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Old 06-01-2012, 06:27 PM   #1
lg36
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Default Which Pipeline is Correct??

Dear All,

I'd be very grateful for any advice on which (if any) of the following processes to take for SNP discovery? I find a different number of SNPs with each approach with the same SNP filters applied throughout.

Raw FastQ File --> Direct Mapping to Reference --> SNP discovered 1,200

Raw FastQ File --> De Novo Assembly --> Extract Paired Contigs --> Map Paired Contigs to Reference --> SNPs discovered 1,089

Raw FastQ File --> De Novo Assembly --> Extract All Contigs --> Map Contigs to Reference --> SNPs discovered 1,383

How can I know which SNPs are correct. Would it be useful to test the quality of the corresponding consensus sequence (for sets of known nucleotides?) or would that not help to judge which is most accurate.

Best wishes lg36
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Old 06-02-2012, 04:26 AM   #2
westerman
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It does depend on the quality of your reference but I would say the first. I see no reason to do a de-novo assembly, especially for SNP discovery, when you can do an mapping instead. De-novo will always give worse and more questionable results.

As for how to determine which ones are correct ... back to the lab you go! Independent verification via different methodology is the definitive proof. Oh, you can also take your sequencing results and apply statistical filters to it and list the SNPs that fall into, say, p<0.05 but where is the fun in that?
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Old 06-02-2012, 12:13 PM   #3
lh3
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Mapping based approach may be confused by long indels or large-scale changes, which leads to false SNPs. This is not that infrequent for human SNP discovery. Assembly can do better in such cases as it more effectively takes advantage of between-read information.

On the other hand, although I believe for small genomes, assembly based approach is advantageous in theory, many existing assemblers and contig aligners are not fine tuned for assembly based SNP discovery. On Illumina data, for which the tool chain is relatively complete and mature, the overall accuracy of mapping based calls is likely to be better unless you are very careful about the assembly.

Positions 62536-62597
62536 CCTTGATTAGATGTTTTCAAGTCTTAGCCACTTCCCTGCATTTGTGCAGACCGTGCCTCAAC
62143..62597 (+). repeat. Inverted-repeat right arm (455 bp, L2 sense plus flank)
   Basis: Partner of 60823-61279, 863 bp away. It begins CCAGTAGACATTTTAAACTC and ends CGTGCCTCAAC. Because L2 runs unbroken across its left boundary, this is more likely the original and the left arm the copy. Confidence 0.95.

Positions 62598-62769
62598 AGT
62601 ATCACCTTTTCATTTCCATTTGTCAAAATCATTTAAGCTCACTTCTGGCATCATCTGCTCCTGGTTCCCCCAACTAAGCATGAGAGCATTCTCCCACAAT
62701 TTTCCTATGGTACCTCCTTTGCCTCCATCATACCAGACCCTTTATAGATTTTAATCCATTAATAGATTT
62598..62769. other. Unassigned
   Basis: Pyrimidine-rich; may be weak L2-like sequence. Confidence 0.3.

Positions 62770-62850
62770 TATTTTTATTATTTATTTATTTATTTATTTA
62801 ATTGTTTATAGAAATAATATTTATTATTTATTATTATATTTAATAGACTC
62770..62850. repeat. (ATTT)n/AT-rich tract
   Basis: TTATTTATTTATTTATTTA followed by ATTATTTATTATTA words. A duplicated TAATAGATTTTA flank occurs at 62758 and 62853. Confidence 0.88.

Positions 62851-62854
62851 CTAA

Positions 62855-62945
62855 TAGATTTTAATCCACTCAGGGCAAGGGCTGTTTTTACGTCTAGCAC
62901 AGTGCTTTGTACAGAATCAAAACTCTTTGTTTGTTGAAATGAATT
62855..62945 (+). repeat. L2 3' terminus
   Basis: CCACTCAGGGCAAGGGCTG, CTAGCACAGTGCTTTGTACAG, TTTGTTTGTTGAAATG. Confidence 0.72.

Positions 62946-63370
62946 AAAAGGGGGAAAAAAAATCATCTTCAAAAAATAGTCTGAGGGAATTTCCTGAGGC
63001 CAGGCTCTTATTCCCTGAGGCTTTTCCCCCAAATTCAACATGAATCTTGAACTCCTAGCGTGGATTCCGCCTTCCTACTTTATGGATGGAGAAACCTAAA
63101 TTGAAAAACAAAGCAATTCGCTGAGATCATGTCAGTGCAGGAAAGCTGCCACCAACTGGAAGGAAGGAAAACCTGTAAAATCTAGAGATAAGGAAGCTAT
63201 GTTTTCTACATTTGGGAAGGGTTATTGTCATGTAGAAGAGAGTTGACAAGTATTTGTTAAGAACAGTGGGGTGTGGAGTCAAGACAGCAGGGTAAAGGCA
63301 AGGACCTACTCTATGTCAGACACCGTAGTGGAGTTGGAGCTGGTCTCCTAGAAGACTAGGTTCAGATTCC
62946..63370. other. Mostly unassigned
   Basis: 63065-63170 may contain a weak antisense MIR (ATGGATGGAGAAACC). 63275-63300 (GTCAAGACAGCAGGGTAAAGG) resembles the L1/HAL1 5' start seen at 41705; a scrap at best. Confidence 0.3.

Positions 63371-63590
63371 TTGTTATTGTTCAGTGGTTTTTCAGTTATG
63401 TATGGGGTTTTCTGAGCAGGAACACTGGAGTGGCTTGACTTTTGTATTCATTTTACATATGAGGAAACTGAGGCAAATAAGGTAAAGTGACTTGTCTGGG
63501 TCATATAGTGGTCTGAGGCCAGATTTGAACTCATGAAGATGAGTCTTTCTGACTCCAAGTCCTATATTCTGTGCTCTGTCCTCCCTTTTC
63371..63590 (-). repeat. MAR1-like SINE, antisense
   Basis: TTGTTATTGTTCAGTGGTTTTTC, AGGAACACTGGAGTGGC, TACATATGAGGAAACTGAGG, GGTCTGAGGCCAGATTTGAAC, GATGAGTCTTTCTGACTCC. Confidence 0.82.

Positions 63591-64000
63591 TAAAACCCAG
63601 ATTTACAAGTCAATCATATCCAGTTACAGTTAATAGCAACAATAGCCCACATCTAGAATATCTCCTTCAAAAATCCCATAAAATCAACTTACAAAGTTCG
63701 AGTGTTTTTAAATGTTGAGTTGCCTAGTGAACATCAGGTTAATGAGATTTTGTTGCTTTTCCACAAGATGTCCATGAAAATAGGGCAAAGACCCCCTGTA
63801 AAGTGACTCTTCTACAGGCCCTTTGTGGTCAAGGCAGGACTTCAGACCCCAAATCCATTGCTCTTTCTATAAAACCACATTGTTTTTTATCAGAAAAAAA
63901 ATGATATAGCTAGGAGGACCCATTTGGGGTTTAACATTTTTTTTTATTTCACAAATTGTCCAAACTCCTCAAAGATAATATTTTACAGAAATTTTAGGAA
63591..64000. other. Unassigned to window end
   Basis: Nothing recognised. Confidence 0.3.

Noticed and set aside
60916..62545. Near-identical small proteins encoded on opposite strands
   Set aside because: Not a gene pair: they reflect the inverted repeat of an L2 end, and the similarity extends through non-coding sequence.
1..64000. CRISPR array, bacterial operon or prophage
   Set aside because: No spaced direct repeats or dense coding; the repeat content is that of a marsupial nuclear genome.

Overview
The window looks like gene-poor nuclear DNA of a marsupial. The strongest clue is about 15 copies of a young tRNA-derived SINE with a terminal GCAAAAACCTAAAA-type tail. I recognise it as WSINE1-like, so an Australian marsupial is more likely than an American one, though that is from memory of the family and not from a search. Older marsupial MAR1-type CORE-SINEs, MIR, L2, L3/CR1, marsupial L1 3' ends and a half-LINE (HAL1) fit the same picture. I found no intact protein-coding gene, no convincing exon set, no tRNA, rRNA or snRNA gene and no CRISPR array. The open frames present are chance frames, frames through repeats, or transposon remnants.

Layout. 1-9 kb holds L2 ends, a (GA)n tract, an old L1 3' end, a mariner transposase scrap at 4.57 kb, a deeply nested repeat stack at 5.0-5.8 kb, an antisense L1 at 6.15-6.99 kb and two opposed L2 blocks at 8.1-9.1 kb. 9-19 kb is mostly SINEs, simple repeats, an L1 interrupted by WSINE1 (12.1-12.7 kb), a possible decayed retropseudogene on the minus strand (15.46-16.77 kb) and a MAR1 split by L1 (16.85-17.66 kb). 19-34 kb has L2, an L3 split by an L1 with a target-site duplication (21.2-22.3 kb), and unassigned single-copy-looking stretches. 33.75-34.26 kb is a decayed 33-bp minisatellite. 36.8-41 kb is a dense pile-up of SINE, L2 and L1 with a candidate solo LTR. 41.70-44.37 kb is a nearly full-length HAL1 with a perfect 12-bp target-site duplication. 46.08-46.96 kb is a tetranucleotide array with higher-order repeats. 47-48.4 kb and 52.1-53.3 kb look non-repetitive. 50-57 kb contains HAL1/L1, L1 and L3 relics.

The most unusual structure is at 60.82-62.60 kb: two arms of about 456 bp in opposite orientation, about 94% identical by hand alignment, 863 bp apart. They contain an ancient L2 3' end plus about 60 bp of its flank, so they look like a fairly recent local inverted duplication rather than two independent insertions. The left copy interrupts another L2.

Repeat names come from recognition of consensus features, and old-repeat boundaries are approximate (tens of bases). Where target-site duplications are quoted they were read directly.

Anyway, which is better highly depends on how you did the analysis and the divergence from your reference. We cannot just tell from the numbers. I recommend you look at calls unique to one set in IGV/tview and get a sense by yourself. This is the cheapest yet very effective way to answer your own question.
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Old 06-02-2012, 12:38 PM   #4
lg36
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Thanks both so much for your help. Just to give you some more information, the second method gives me a consensus sequence which is most representative of the consensus sequence we have already PCR'd in the lab via a different method. Does this make method 2 more correct than method one or three.
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Old 01-21-2016, 03:37 PM   #5
milo0615
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hi g36,

Which tools did you use for mapping and SNP discovery?

Quote:
Originally Posted by lg36 View Post
Dear All,

I'd be very grateful for any advice on which (if any) of the following processes to take for SNP discovery? I find a different number of SNPs with each approach with the same SNP filters applied throughout.

Raw FastQ File --> Direct Mapping to Reference --> SNP discovered 1,200

Raw FastQ File --> De Novo Assembly --> Extract Paired Contigs --> Map Paired Contigs to Reference --> SNPs discovered 1,089

Raw FastQ File --> De Novo Assembly --> Extract All Contigs --> Map Contigs to Reference --> SNPs discovered 1,383

How can I know which SNPs are correct. Would it be useful to test the quality of the corresponding consensus sequence (for sets of known nucleotides?) or would that not help to judge which is most accurate.

Best wishes lg36
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Old 09-21-2016, 02:37 AM   #6
jorge-bariloche
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Hi lg36
I'm sort of having the same doubt. How did you solve this issue?
best wishes
Jorge
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